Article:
The term ‘Mardi Gras’ is French for “Fat Tuesday,” the last day of eating richer, fatty foods before the ritual fasting associated with the Lenten season. This day of food and fun is also referred to as Carnivale, a word that literally means “farewell to meat,” and Shrove Tuesday from the word shrive which means to confess. Mardi Gras is often a time of wild celebration, “the storm before the calm,” especially in cities like New Orleans and Rio de Janeiro.
In the calendar of Western Christianity Ash Wednesday occurs forty-eight days before Easter. Its name derives from the practice of placing ashes in the form of a cross on the forehead accompanied by the words: “Remember you are dust and to dust you shall return.” This ritual is meant to be a reminder that life is passing and precious, brief and blessed. Ashes for this service are residue from burnt palm branches used in the previous year’s Palm Sunday celebration.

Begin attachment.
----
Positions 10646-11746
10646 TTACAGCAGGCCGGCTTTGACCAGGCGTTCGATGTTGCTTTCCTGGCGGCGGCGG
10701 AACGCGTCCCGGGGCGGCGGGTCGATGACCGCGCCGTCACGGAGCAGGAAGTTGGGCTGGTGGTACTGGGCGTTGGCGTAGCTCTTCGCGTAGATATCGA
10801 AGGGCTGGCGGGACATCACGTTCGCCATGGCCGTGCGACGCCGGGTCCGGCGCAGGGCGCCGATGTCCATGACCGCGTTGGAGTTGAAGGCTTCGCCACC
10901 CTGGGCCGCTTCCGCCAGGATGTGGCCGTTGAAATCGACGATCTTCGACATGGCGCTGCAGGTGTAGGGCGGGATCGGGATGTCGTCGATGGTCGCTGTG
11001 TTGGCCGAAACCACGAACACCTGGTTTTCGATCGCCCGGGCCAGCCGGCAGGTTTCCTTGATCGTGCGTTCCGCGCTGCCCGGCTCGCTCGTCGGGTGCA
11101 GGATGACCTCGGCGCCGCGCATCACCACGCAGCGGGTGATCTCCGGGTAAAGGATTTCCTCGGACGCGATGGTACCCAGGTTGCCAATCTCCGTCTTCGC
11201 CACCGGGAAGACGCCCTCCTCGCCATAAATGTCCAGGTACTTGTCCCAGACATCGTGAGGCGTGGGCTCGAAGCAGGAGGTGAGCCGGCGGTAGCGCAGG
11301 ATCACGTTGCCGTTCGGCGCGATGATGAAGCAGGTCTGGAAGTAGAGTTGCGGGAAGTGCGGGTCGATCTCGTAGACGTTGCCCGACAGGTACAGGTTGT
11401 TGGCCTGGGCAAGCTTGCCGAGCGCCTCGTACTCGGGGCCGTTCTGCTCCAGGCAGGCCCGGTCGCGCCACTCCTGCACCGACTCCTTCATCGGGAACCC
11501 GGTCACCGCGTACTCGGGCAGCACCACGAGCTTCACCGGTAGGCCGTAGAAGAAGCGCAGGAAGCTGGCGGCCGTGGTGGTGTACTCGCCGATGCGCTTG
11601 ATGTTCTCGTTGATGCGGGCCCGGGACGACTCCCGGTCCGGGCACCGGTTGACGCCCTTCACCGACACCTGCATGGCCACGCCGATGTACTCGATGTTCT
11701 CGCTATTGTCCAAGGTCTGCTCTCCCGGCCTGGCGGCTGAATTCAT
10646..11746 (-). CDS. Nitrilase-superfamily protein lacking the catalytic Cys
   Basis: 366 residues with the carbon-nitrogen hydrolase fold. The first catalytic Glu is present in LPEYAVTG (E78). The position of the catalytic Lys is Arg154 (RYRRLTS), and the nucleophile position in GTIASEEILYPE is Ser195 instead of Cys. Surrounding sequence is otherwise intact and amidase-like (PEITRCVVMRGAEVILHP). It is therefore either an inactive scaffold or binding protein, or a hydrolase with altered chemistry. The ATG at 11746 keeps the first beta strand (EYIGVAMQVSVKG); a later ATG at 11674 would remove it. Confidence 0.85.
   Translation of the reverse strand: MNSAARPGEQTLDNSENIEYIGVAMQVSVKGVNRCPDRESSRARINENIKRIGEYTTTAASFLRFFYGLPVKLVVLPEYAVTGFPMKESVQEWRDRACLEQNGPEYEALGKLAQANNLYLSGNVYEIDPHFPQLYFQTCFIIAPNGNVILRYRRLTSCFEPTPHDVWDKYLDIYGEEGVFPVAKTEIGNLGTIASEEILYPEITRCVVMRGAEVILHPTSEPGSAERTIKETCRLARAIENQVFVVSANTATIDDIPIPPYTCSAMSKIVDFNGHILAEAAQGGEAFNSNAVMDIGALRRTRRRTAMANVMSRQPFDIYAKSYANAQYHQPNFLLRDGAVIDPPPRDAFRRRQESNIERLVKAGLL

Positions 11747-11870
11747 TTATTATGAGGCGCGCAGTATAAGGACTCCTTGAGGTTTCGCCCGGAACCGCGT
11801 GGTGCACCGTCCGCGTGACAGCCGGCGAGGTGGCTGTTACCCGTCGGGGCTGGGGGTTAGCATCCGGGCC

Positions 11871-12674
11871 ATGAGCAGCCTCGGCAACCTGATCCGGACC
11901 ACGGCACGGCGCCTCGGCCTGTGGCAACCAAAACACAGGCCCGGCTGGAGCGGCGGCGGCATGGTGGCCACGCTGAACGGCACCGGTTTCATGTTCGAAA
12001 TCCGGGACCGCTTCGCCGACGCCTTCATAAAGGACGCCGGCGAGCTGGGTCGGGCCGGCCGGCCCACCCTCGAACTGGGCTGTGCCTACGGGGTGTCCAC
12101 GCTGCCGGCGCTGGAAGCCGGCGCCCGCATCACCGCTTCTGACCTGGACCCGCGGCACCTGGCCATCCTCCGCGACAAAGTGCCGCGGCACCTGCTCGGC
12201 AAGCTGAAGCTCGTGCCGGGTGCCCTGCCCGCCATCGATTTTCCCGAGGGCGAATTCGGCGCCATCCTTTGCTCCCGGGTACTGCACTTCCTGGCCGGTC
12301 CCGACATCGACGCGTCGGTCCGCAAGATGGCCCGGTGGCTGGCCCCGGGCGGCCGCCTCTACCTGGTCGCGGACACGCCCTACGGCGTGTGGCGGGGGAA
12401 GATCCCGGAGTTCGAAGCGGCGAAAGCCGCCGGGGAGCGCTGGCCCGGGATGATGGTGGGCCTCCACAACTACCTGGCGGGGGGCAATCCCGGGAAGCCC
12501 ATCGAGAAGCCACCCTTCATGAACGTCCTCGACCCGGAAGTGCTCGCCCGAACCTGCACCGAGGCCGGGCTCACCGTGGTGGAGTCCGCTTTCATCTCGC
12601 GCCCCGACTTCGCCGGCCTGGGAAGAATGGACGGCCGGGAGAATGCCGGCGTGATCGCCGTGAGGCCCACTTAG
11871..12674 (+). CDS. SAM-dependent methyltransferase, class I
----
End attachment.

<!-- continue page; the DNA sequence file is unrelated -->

The forty days of Lent recall the same period of time Jesus is said to have spent in the desert prior to his public life/ministry. Typically a time of repentance, sacrifice, and disciplines such as prayer, fasting, and almsgiving, Lenten practices are undertaken to prepare us for the celebration of Easter.
Lent is usually thought of as a somber time, but ‘lent’ is from an Anglo-Saxon word meaning longer days. During Lent nature in the northern hemisphere is undergoing a transition from winter to spring, darkness to light, cold to warmth, death to new life. So it is with us; Lent is meant to be a time not only of sober self-denial but one whose focus has to do with becoming more alive, more positive, more passionate, and more compassionate.
It is commonly thought that Lent extends until Easter, but according to Church directives Lent actually ends with the Triduum (three days) which begins on Holy Thursday and includes Good Friday and Holy Saturday. Also, the Sundays during Lent can be considered “days off’ from whatever form of Lenten discipline one may have adopted.